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2015 MRS Fall Meeting Logo2015 MRS Fall Meeting & Exhibit

November 29-December 4, 2015 | Boston
Meeting Chairs: T. John Balk, Ram Devanathan, George G. Malliaras, Larry A. Nagahara, Luisa Torsi

Symposium S—Mechanical Behavior at the Nanoscale

The mechanics of materials in small volumes provides the basis for better understanding of macroscale mechanics including multi-scale phenomena such as fracture and behavior at interfaces. It is also essential to the development of new nanotechnologies based on low dimension objects such as particles, wires, tubes, sheets and films. Imposed spatial confinement can controllably probe length scales governing cooperative defect behavior in crystals, glasses, and hierarchal materials, while proximity of interfaces or free surfaces can alter thermomechanical relaxation and equilibrium.

This symposium focuses on the mechanical properties of small-volume and low-dimensional materials. These range from nanowires and nanotubes to microscale or nanoscale materials. The symposium invites abstracts that discuss sample size effects, nanoscale mechanical testing, in-situ characterization and modeling of small-scale materials. The properties to be covered include elasticity, strength, plastic flow, fatigue and fracture. Special focus sessions on emerging topics in 2D material mechanics, soft matter deformation and mechanical nanofabrication and forming are planned. Abstracts that address modeling aspects are also solicited, with emphasis on unusual mechanisms that influence the plasticity of small-volume materials.

Topics will include:

  • Mechanics of 2D materials such as graphene, hexagonal boron nitride, etc.
  • Small volume crystal plasticity: Size effects in indention, pillar compression, thin films, wires and tubes, particles, grains, twin domains
  • Ex-situ and in-situ (SEM, TEM, XRD, neutron, etc.) mechanical characterization methods
  • Fracture mechanics at small scales: Experiments and simulations at atomic scale, temperature effects, strain-rate effects, microstructure effects
  • Multiscale modeling and simulations of mechanical behavior of nanostructured materials; Theory of deformation behavior and mechanisms.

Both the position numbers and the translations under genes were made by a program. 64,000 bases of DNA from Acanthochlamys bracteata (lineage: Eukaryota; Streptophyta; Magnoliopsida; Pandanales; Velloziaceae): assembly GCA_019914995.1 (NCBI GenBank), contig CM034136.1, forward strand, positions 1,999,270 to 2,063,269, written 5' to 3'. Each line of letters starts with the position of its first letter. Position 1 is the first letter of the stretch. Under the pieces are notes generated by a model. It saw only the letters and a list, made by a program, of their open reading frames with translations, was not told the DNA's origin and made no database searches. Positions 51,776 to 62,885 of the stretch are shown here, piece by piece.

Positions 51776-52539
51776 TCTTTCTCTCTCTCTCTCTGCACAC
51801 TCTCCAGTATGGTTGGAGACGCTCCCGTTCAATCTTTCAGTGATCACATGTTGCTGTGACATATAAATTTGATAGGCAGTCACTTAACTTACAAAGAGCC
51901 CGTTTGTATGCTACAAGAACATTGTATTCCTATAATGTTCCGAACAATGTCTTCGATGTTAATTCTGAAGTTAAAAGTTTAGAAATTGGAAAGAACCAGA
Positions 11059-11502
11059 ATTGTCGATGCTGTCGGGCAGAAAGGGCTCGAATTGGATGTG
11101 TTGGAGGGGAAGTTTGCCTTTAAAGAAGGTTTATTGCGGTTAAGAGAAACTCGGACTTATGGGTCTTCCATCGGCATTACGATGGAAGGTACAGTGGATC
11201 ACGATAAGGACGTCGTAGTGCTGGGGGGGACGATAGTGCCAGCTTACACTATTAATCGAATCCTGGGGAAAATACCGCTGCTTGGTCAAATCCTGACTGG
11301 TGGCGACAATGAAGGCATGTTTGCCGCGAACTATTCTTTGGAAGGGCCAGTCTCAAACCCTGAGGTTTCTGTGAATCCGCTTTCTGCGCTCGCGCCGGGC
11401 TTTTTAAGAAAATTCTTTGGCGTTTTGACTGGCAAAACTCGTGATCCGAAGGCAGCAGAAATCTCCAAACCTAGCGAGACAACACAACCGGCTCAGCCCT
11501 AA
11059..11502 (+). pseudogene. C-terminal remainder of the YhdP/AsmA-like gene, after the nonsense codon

• Confinement effects in glasses and soft matter: Metallic glasses, polymers, hierarchical materials, biomaterials such as collagen, chitin, and keratin
  • Role of small-scale deformation mechanics in nanomanufacturing: Mechanical nanofabrication and forming, EUV resist collapse, nanoimprint

Invited Speakers:

  • Dave Armstrong (Oxford University, United Kingdom)
  • Andy Bushby (Queen Mary University, United Kingdom)
  • Chuang Deng (University of Manitoba, Canada)
  • Karsten Durst (University of Darmstadt, Germany)
  • Jaafar El-Awady (Johns Hopkins University, USA)
  • Daniel Gianola (University of Pennsylvania, USA)
  • Dmitri Golberg (National Institute for Materials Science, Japan)
  • Christina Gomez-Navarro (Universidad Autonoma de Madrid, Spain)
  • Xiaodong Han (Beijing University of Technology, China)
  • Jae-Hwang Lee (University of Massachusetts, USA)
  • Marc Legros (CEMES-CNRS, France)
  • Erica Lilleodden (Helmholtz Zentrum Geesthacht, Germany)
  • Scott Mao (Texas Tech University, USA)
  • Greg McKenna (Texas Tech University, USA)
  • Dan Mordehai (Technion - Israel Institute of Technology, Israel)
  • Harold Park (Boston University, USA)
  • Ruth Schwaiger (Karlsruhe Institute of Technology, Germany)
  • Helena Moens-Van Swygenhoven (Paul Scherrer Institute, Switzerland)
  • Derek Warner (Cornell University, USA)
  • Zhiping Xu (Tsinghua University, China)
  • Ting Zhu (Georgia Institute of Technology, USA)

Symposium Organizers

Graham Cross
Trinity College Dublin
Physics and CRANN Nanotechnology Institute

Daniel Kiener
Montanuniversität Leoben
Department Materials Physics

Jun Lou
Rice University
Department of Materials Science and NanoEngineering,

Frederic Sansoz
University of Vermont
School of Engineering